5523.001 Electron Beam Additive Manufacturing (EBAM) Engine Part Manufacturing and Testing

Preform and witness coupon block as printed (left) and after machining (right).


Legacy military engine systems frequently encounter supply chain challenges in the procurement of sustainment parts. These challenges can come in the form of lost or damaged tooling, supplier de-prioritization due to small lot sizes, or high prices generated by special set-ups. Besides being expensive, these issues can cause delays in returning key equipment to the field. Viable alternative methods of part production are necessary to meet replacement part requirements in a timely and cost-effective manner.


This project sought to understand if electron beam additive manufacturing (EBAM) could be developed into a viable alternative means of sourcing engine hardware and other ground vehicle sustainment needs, particularly low-volume legacy parts. Each iteration sought to improve the part in terms of the size, quantity, and distribution of process-related defects. The objective was to better understand the capabilities of the EBAM process as it relates to the product requirements of the part being studied, as well as similar part families.

Technical Approach

The project team designed and evaluated an EBAM-based manufacturing process for an Inconel 718 component from the Honeywell AGT1500 gas-turbine engine used on the M1 Abrams family of military battle tanks. Beginning with an initial computer-aided design (CAD) model for the hardware and a definition of the product requirements delivered by Honeywell’s AGT1500 engineering team, the project team procured feedstock, identified machining, heat treat, and hot isostatic pressing (HIP) suppliers, and then proceeded into a series of three development builds utilizing the EBAM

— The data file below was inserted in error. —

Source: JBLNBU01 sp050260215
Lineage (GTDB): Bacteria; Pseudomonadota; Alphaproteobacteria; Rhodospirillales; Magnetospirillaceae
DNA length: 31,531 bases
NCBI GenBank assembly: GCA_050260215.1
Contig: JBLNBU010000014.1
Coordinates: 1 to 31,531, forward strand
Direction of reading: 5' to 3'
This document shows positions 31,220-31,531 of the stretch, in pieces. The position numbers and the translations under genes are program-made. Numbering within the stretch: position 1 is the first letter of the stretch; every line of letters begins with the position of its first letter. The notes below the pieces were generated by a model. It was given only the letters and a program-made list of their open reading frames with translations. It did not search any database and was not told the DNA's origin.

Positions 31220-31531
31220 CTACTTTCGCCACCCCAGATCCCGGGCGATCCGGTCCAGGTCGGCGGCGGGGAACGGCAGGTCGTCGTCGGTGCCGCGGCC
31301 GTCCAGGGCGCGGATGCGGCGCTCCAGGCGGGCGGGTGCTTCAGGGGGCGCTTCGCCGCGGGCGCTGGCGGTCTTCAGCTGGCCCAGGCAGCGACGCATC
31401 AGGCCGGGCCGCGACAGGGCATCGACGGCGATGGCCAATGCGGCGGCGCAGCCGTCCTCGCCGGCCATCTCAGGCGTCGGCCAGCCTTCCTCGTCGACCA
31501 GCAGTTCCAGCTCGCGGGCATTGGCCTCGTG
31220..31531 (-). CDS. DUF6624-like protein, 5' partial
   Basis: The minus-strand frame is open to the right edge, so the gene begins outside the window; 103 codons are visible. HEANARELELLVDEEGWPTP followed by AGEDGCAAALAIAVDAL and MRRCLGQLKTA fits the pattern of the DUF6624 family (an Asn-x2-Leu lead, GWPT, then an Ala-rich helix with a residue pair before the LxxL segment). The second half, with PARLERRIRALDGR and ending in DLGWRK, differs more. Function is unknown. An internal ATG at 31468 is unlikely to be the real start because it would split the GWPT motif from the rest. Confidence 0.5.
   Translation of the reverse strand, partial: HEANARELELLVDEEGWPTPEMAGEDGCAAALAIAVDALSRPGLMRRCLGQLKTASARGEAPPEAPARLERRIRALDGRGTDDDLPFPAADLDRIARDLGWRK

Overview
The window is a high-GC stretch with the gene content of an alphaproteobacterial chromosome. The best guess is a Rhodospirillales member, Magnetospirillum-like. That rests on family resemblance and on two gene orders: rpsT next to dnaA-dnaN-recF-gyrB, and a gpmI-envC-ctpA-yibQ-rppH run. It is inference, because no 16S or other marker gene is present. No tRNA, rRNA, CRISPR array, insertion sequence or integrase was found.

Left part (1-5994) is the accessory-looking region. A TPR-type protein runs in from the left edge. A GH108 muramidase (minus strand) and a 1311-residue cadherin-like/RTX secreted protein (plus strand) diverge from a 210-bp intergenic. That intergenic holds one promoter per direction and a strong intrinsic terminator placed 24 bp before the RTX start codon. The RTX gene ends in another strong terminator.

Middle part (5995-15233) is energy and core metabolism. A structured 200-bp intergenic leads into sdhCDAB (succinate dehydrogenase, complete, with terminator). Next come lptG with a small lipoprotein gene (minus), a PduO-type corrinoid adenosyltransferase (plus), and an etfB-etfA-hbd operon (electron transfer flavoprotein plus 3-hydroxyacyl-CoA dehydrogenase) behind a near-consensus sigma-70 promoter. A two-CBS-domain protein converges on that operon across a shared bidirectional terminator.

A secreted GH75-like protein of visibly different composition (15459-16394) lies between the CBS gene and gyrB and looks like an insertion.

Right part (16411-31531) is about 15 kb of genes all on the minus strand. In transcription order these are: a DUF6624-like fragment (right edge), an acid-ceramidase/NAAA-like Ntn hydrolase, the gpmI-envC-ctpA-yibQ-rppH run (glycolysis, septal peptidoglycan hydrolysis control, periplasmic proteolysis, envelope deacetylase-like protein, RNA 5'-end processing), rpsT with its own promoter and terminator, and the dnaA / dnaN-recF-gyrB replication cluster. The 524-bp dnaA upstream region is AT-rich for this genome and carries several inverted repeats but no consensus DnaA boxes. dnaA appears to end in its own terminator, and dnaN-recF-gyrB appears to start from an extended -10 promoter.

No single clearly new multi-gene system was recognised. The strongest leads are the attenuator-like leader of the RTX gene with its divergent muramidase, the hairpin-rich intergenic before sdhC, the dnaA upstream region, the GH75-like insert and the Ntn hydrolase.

150 system operated by FAMAero. The product of each EBAM build underwent dimensional and non-destructive inspection to characterize the quality of the surface and the bulk material. The data gathered during each build and inspection informed design improvements for the subsequent build. In addition, mechanical test samples accompanied each build for the future evaluation of the mechanical properties of EBAM Inconel 718 against the requirements for the hardware. The Honeywell engineering team used the data and observations of the development process as an initial evaluation of the suitability of EBAM as an alternative manufacturing method for the component under evaluation and other possible future applications.


This project represented an early-stage evaluation of the Electron Beam Additive Manufacturing (EBAM) DED process for a military engine manufacturing application. Three development builds were executed and inspected for microstructural defects and dimensional accuracy. While some porosity and cracking were observed in the as-deposited state, these issues were resolved through HIP processing. Due to the variance between the predicted and actual layer heights, an iterative approach was required to guarantee that the pre-form captured the entire final part geometry. Further characterization of the material produced will occur separately. Throughout execution, the program team was provided insight into the material science, technical capabilities, processing requirements, and human systems supporting EBAM. At the same time, the EBAM supplier was provided insight into the processing, quality, and documentation requirements for military part production. Areas where further research and development is required in order to enable printing of production parts were identified.

Project Participants

Project Principal

Other Project Participants

  • U.S. Army Ground Vehicle Systems Center
  • FAMAero Inc.

Public Participants

  • U.S. Department of Defense

Success Story

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